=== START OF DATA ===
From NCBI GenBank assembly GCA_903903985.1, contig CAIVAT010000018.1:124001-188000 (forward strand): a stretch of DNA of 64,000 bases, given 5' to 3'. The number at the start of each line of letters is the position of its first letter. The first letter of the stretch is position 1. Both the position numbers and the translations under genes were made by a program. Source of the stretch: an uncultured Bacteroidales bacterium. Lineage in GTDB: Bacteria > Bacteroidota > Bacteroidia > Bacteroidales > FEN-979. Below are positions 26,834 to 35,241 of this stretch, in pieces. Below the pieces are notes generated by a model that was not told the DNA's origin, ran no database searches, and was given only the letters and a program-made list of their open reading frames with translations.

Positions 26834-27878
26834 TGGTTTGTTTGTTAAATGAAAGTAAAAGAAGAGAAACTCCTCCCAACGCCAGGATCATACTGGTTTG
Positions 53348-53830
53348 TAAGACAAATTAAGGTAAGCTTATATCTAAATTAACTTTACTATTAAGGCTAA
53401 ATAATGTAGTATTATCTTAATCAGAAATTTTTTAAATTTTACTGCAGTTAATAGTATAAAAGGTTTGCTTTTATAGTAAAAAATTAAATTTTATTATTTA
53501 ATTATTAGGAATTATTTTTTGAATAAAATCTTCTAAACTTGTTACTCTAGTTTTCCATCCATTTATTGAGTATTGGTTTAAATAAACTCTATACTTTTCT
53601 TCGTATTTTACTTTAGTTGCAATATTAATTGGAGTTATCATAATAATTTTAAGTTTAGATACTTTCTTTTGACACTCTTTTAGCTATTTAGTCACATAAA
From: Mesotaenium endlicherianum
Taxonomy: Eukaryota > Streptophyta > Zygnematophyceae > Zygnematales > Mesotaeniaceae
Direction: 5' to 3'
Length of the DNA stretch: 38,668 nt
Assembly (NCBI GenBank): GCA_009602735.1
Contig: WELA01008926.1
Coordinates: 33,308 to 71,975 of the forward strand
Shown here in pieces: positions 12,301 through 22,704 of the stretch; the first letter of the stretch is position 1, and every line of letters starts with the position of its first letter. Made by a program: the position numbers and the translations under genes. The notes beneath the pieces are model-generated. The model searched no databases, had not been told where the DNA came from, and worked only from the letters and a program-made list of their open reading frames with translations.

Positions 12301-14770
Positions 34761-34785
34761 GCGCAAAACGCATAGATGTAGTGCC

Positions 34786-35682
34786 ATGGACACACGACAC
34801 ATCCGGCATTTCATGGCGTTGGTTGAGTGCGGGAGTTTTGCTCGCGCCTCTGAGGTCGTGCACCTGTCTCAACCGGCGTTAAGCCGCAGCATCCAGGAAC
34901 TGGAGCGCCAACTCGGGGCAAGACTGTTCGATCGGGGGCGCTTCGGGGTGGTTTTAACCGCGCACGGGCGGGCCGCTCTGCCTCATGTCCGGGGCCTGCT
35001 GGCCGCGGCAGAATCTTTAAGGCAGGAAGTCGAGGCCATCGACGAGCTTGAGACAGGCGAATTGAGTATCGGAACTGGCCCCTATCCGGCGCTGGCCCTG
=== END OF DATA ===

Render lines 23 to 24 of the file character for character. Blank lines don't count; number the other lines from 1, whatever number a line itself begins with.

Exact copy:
34901 TGGAGCGCCAACTCGGGGCAAGACTGTTCGATCGGGGGCGCTTCGGGGTGGTTTTAACCGCGCACGGGCGGGCCGCTCTGCCTCATGTCCGGGGCCTGCT
35001 GGCCGCGGCAGAATCTTTAAGGCAGGAAGTCGAGGCCATCGACGAGCTTGAGACAGGCGAATTGAGTATCGGAACTGGCCCCTATCCGGCGCTGGCCCTG